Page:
Ace would be going out to dinner with Victoire, and he'd be wearing a plain white t-shirt with his brown leather jacket and aviators. They'd probably be at Ace's favorite burger place, but Victoire may have convinced him to go somewhere more formal. 

    3. Look at your character's feet. Describe what you see there. Do they wear dress shoes, gym shoes, or none at all? Are they in socks that are ratty and full of holes? What do they consider comfortable and what do they consider agony?
    If he's at school, he's wearing gym socks and sneakers. If he's at the Mage League, he's wearing combat boots. At home, he's just wearing his socks, which is what he finds the most comfortable. He hates flip-flops because of that weird thing between your toes. For summer sandals, he probably prefers something like this:

    4. Do they have any birthmark or scars? Where are they and how did they get them?
    All my characters in Shadows and Light have a birthmark - it's how their destiny is discovered. As far as everyone knows, Ace's is a shield with four quarters of color on it - skin so pale it's nearly white in opposite corners and then very reddish skin in the other two corners. It is located on his chest, directly over his heart.
    He has the faint scars of a couple bug bites that got infected on his legs. xD

    5. What kind of music do they listen to? Does it change depending on their mood or is it always consistent? (Feel free to share samples!)
    When he's feeling sad or depressed he prefers sad music - oftentimes, he'll be playing the music on his keyboard. His go-to piece for times like that is "Moonlight Sonata (1st Movement)" by Beethoven.
    Otherwise, he listens to some pop rock - things like Fall Out Boy, "Angel With a Shotgun," Kelly Clarkson, "War" by Poets of the Fall, etc. 
    "War" is practically his theme song (at least in my world). I mean, come on, it talks about destiny, and battles, and love. THIS IS ACE. *feels because Ace and Victoire*

    Quote not mine.
    6. Do they have any musical talent? Play an instrument? How’s their singing voice?
    He's pretty good at playing the piano, though no one knows that besides him since he's currently keeping it as his big secret. I actually have no idea whether he can sing or not. I know he never does it, but that isn't necessarily a tell. He never plays piano when people can hear or see him, after all. He probably does have a good voice but never uses it for fear of it wrecking his perfect hero reputation (it would, in his twisted view of the world). 

    7. What kind of book would you catch them reading?
    Superhero comics. That's about it. Scandalous, I know.

    8. How would they spend their summers (or their holidays)?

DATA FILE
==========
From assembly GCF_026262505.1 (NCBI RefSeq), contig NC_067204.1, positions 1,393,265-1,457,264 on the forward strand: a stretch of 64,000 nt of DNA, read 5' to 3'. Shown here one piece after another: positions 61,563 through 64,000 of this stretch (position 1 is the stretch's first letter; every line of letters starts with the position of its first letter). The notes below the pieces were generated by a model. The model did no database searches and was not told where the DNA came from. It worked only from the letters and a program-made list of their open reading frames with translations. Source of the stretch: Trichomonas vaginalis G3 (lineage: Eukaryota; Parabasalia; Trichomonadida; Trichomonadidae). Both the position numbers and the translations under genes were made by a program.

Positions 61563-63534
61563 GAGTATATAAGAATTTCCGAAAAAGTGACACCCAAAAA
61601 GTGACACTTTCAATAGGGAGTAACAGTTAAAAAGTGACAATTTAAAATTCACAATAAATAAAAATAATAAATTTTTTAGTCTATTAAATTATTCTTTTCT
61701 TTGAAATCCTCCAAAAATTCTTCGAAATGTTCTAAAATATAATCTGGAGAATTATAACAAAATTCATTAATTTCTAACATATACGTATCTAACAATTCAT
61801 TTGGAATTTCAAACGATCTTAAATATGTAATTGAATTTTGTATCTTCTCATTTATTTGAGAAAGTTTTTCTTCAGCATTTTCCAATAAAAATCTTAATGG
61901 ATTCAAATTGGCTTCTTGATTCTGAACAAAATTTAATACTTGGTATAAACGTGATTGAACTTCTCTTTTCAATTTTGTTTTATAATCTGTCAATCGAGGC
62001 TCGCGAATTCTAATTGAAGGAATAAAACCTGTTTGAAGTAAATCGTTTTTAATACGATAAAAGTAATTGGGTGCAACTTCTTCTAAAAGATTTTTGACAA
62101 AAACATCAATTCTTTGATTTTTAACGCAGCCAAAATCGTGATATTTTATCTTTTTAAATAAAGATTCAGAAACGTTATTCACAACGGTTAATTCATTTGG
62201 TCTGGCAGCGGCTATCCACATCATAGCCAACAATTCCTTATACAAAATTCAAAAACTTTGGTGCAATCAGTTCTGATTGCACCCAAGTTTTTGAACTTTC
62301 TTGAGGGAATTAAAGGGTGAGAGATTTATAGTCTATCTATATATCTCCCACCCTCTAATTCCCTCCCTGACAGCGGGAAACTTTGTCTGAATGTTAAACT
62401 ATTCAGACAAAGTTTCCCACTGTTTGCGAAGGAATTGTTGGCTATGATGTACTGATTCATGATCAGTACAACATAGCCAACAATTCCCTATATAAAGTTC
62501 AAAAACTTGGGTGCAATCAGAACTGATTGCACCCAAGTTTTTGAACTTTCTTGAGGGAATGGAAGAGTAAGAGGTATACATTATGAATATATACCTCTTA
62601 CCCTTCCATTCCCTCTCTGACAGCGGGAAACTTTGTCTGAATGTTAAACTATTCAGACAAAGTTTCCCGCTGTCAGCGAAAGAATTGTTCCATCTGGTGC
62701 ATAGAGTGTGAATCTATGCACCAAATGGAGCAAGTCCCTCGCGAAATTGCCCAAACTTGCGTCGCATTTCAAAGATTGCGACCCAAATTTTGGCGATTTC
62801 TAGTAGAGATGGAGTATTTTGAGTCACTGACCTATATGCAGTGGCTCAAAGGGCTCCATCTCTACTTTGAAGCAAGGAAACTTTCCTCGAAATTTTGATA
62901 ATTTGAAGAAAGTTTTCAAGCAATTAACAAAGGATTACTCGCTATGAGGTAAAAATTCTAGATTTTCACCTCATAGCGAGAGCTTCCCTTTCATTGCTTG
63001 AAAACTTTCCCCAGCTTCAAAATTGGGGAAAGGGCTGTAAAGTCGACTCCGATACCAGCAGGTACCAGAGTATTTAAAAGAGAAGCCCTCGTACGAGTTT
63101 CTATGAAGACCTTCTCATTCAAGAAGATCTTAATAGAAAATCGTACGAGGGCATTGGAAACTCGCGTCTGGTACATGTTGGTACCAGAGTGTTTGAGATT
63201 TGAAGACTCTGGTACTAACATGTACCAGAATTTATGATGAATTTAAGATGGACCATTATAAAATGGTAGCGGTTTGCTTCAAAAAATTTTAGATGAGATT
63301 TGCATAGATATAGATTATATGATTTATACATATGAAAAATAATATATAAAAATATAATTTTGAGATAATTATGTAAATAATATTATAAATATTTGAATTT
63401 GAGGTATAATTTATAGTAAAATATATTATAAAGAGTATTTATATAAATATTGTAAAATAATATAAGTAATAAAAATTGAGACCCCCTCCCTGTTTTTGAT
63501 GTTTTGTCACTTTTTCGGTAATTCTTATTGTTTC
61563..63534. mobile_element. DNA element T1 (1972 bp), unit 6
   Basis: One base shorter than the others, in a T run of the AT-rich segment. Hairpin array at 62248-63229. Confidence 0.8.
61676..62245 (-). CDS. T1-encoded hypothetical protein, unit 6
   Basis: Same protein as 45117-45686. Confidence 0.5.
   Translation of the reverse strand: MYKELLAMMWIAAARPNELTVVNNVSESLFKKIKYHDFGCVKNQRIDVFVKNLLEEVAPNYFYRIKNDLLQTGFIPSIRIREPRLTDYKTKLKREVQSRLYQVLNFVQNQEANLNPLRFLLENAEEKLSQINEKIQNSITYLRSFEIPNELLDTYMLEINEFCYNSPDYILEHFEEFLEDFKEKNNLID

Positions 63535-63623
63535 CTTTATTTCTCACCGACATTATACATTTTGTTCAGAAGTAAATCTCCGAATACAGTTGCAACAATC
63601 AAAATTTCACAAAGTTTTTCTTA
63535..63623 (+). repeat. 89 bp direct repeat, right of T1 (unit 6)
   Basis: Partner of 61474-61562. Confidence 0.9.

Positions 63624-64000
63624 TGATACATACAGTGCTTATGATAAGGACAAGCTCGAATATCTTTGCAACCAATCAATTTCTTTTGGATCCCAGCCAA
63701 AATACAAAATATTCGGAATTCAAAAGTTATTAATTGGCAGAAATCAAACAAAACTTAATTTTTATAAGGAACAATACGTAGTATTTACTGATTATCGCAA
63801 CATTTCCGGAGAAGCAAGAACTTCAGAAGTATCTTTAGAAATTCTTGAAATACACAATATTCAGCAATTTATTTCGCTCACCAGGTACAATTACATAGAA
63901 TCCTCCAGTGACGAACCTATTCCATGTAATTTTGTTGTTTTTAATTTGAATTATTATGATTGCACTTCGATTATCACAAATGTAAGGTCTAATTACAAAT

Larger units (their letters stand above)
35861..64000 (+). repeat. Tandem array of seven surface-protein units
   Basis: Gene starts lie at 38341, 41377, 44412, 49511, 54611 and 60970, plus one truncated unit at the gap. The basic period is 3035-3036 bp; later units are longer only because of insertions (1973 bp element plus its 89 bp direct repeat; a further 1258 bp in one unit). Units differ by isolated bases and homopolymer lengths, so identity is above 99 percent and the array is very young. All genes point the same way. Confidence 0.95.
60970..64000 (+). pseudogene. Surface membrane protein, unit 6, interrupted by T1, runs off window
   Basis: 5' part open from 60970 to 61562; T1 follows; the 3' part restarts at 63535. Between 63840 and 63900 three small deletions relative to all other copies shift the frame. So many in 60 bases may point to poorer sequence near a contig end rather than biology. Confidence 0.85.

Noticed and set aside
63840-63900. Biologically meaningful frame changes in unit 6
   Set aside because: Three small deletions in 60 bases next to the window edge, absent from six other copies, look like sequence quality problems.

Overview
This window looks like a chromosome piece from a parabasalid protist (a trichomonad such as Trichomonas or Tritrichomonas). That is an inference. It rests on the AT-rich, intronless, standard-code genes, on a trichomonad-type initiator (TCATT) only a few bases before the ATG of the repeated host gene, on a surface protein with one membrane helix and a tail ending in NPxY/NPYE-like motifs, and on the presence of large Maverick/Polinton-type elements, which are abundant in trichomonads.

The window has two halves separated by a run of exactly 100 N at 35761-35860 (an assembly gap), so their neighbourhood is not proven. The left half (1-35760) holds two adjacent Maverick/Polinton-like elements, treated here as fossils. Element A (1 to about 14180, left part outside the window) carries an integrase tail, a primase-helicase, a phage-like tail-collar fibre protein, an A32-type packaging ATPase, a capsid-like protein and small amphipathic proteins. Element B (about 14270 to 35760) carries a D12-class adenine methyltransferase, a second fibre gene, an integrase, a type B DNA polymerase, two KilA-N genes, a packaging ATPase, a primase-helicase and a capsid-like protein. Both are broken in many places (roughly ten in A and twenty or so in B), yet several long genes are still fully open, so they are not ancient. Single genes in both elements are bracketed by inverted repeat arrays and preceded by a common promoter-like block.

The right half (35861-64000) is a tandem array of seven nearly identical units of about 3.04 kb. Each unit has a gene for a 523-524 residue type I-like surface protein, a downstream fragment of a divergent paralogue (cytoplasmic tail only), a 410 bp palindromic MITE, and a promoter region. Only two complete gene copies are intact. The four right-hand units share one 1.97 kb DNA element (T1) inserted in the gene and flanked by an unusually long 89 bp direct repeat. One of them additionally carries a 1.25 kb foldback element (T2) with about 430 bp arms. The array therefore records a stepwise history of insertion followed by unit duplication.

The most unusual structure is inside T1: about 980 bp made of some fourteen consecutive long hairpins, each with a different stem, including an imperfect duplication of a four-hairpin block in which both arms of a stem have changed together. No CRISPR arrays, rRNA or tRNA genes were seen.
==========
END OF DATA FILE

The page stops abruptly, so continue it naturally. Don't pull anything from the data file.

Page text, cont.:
Hanging out at the diner with friends, hiking in the woods with friends (maybe family every now and then), hanging out at his cousins' houses, and working at the Mage League. 

    9. It’s Saturday at noon. What is your character doing? Give details. Ex. If they’re eating breakfast, what’s on the menu? Are they hiking, shopping, lazing around?
    He's out to lunch with about eight other people. They've either spread out over two tables at the diner or they've pushed two tables together. Darcy might be sitting on Ace's lap if we're talking at the beginning of the book before Victoire and Ace started dating. Afterwards they'll probably go to one of their homes to hang out and play games. Ace wants ot drink two milkshakes but doesn't because he's scared that isn't a healthy thing heroes would do if they're concerned about staying heroes.
    Stop reading superhero comics, buddy, they're messing up your psyche.

    10. Is there anything your character wants to be free of?
    Expectations created by his destiny. But at the same time, he clings to them to give him identity and purpose. This is why he's my new favorite. He's so obliviously self-destructive.

    Have you done Beautiful People this month? Link to it in the comments! Also, do you have any characters that trap themselves in a bad way of thinking or living? If you're doing Camp NaNoWriMo, how's it going? Have your characters thrown any good quotes at you? Share them below!

    Tuesday, July 7, 2015

    The Orphan Protagonist Cliche - Why Is It Still Used?

    Have you ever noticed that, in a lot of children's and YA fantasy/adventure/action/sci-fi novels, the main character is an orphan? This is so common that the orphan main character has become cliche. Maybe you're sick of it and really wish a biological parent would show up every now and then. However . . . have you ever considered why the orphan MC is so common?

    Photo not mine - found over here. I don't know who to credit.

    Think about it. All children's and YA protagonists are the same ages as their target audiences - under aged. They're not adults yet, and that means that they are subject to a legal authority. Parents. What do you think most parents' reactions to their teenager/child going off on a probably dangerous adventure would be?
    This sounds quite callous, but one of the easiest and most convenient ways to get rid of that authority which would otherwise prevent the children/teen MCs from going on their perilous adventures is to kill the parents before the book even starts. This leaves the main character in one of three positions: (1) he's on the streets, free to do whatever he wants including running into characters involved in the adventure (Mistborn trilogy); (2) he's in an orphan home which obviously will be very careless and not bother to go looking for the MC once he's gone, or will send him away with a man of dubious motives who will inevitably get the MC involved in the adventure in the first place (hello The Ascendance Trilogy and The Ranger's Apprentice); or living with his last remaining distant relatives who either don't care enough about him to bother if he dies -